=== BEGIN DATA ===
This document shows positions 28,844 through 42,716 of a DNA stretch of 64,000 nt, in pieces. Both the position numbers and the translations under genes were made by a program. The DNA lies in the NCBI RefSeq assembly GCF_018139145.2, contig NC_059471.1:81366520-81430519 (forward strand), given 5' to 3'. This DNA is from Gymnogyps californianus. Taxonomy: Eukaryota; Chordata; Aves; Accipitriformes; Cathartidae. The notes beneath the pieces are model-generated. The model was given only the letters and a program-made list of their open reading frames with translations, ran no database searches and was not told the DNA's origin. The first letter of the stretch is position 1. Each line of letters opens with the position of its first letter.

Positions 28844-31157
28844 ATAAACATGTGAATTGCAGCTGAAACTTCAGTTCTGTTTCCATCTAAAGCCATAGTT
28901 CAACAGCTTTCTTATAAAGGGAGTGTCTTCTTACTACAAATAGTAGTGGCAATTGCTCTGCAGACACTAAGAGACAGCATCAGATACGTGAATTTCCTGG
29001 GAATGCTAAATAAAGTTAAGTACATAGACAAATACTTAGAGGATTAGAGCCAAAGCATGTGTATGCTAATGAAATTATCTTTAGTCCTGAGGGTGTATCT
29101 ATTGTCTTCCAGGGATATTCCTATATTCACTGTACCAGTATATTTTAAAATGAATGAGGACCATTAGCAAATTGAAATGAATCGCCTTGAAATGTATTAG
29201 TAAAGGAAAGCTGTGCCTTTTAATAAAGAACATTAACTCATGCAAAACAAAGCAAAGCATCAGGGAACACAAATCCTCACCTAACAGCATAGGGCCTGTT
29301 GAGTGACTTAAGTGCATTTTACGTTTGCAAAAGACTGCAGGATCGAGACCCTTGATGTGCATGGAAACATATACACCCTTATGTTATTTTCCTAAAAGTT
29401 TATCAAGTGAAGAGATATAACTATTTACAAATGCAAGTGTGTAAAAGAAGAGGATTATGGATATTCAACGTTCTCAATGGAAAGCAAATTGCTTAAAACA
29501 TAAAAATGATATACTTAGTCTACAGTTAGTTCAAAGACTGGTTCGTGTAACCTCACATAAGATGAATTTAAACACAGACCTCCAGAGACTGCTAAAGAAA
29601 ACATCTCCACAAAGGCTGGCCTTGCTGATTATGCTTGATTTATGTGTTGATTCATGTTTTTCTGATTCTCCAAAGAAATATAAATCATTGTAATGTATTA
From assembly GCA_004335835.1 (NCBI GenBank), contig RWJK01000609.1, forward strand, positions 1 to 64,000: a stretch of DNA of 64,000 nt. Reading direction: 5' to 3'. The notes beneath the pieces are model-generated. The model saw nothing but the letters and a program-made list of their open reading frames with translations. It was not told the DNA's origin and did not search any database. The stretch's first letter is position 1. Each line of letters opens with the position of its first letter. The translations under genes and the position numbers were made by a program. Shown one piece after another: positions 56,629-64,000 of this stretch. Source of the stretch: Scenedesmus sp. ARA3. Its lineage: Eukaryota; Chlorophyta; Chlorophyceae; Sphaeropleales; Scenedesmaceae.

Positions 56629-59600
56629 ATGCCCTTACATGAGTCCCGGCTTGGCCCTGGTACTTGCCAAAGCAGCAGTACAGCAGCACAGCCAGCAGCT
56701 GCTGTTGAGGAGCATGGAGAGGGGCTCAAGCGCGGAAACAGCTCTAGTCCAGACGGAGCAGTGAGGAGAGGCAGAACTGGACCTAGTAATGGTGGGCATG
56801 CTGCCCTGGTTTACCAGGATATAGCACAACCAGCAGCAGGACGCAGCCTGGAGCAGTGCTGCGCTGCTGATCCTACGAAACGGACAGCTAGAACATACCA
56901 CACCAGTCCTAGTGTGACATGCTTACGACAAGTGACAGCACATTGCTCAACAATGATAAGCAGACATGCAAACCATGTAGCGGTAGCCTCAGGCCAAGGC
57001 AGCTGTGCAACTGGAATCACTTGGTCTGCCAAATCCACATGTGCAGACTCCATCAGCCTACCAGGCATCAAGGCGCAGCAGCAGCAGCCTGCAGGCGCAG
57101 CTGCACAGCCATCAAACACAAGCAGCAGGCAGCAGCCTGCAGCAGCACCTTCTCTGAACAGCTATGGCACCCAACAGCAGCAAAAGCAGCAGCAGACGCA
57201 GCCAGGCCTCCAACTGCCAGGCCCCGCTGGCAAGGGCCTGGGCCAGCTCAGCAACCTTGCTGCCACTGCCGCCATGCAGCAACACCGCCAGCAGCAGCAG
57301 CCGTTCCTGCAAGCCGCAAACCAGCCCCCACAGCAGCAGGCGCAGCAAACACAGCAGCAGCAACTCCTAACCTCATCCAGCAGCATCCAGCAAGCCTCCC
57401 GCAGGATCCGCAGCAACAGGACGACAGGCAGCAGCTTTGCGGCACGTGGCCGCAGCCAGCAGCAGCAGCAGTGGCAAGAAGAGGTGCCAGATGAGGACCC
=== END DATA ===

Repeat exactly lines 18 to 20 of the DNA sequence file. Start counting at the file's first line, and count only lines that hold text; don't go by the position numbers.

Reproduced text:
57001 AGCTGTGCAACTGGAATCACTTGGTCTGCCAAATCCACATGTGCAGACTCCATCAGCCTACCAGGCATCAAGGCGCAGCAGCAGCAGCCTGCAGGCGCAG
57101 CTGCACAGCCATCAAACACAAGCAGCAGGCAGCAGCCTGCAGCAGCACCTTCTCTGAACAGCTATGGCACCCAACAGCAGCAAAAGCAGCAGCAGACGCA
57201 GCCAGGCCTCCAACTGCCAGGCCCCGCTGGCAAGGGCCTGGGCCAGCTCAGCAACCTTGCTGCCACTGCCGCCATGCAGCAACACCGCCAGCAGCAGCAG